By mid-February, 12 COVID-19 cases related to travel from China had been detected in the U.S. There’s good reason to believe the actual number was at least marginally higher. In February, epidemiologists at both Harvard and Imperial College London estimated that the world’s disease-surveillance systems caught only about one of every three infections exported from Wuhan, China, where the virus was first identified. According to Bedford, this ratio suggests that about 20 to 50 infected people arrived in the U.S. from China or other countries in January.
SARS-CoV-2 is highly contagious, but a few dozen imported cases would probably not be enough to spark many major undetected outbreaks. Based on related diseases such as SARS and MERS, epidemiologists suspect that the coronavirus’s spreading potential is irregular. In all likelihood, some sick people infect many others, but most infect just a handful. Alessandro Vespignani, a network scientist and public-health professor at Northeastern University, estimates that in each American city that later became a hot spot for COVID-19, perhaps 10 to 20 “local transmission events” occurred in January. Aside from the one or two infections that did seed major outbreaks in places such as Seattle and New York, most infections that arrived from outside the country in January would have been transmitted to at most a few people, then quickly “fizzled out,” Bedford told me.
Establishing a more precise number of how many sick people carried SARS-CoV-2 to the U.S. early this year would require data that can be difficult or impossible to collect, especially during a major global-health crisis. For one: how many people were actually sick with COVID-19 around the world in January (or earlier). The official data out of Wuhan have been unreliable from the start. And countries that have since ramped up their coronavirus-detection efforts were not looking as carefully for cases at the beginning of the year. The World Health Organization did not declare a global-health emergency until January 30.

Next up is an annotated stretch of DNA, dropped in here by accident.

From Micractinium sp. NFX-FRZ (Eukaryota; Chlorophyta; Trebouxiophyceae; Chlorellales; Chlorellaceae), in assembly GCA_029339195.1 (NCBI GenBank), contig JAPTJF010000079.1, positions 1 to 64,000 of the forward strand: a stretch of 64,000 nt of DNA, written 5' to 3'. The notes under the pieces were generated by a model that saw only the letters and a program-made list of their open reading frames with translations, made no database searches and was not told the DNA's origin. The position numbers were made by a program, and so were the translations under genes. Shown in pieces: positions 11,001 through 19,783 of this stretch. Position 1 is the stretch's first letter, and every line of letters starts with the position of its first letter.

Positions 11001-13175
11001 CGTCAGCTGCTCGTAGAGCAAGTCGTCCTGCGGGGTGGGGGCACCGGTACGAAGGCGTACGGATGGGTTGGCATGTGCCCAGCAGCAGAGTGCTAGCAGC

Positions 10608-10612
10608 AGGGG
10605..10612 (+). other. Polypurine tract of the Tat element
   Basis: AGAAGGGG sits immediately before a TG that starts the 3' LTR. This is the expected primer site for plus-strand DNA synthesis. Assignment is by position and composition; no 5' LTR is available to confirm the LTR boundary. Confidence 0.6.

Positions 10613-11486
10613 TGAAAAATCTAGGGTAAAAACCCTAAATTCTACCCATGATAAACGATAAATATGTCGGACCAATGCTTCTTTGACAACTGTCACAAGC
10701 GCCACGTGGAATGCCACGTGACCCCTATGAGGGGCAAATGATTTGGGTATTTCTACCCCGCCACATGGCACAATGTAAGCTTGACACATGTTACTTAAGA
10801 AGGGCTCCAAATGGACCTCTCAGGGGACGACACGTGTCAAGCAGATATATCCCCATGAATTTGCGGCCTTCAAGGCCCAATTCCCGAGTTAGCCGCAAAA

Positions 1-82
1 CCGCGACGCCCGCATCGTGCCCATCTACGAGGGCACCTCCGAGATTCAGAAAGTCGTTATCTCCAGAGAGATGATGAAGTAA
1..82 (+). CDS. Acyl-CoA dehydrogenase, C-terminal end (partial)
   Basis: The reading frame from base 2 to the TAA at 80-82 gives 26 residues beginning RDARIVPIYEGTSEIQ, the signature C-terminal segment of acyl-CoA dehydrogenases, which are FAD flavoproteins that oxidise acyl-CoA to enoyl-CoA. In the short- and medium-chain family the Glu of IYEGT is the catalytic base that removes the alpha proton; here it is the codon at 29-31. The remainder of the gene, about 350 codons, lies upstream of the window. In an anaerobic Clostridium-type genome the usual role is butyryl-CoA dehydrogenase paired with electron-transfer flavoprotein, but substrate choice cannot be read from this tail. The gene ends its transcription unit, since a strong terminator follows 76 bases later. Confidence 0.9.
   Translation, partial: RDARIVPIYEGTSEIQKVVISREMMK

Researchers would also need to know where people traveled around the world in the early weeks of the pandemic. “One of the big challenges of looking at actual global spread of this disease is that, from January on, travel patterns have been massively disrupted,” Gardner said. When researchers don’t have perfect travel data for a time and place they’re studying, she explained, they often substitute or extrapolate from data in the recent past. “Sometimes you can say, ‘Well, I don’t have 2016 data, but I’m using 2015 data. That’s representative.’ That does not apply anymore.” The Chinese government shut down Wuhan on January 23; even before then, individual people’s movement patterns might have begun to shift in ways that are difficult to track.
When the living cannot be fully accounted for, one way to move forward is to tally the dead. Testing shortages mean that some COVID-19 deaths have gone undetected, but researchers can get a better handle on just how many people the virus killed during a given time period by looking at the excess mortality: how many more people died than would have been expected to under normal circumstances.
Last week, the National Center for Health Statistics published preliminary data on weekly excess deaths since January 2017, which will be updated as the pandemic wears on. Bob Anderson, the chief of the NCHS’s mortality-statistics branch, told me that it’s “the first time we’ve done something like this before the data were final.” The hope is that researchers can use the gross numbers to estimate how many Americans died of COVID-19 over a particular period, and from there estimate how many Americans were infected. But picking out excess deaths in the first few weeks of this year will be difficult. Compared with the hundreds of thousands of deaths the country experiences in a typical month, a handful of COVID-19 deaths would hardly be a blip. Indeed, by the NCHS’s count, the United States did not exceed the expected number of deaths by a significant margin until the week of March 22.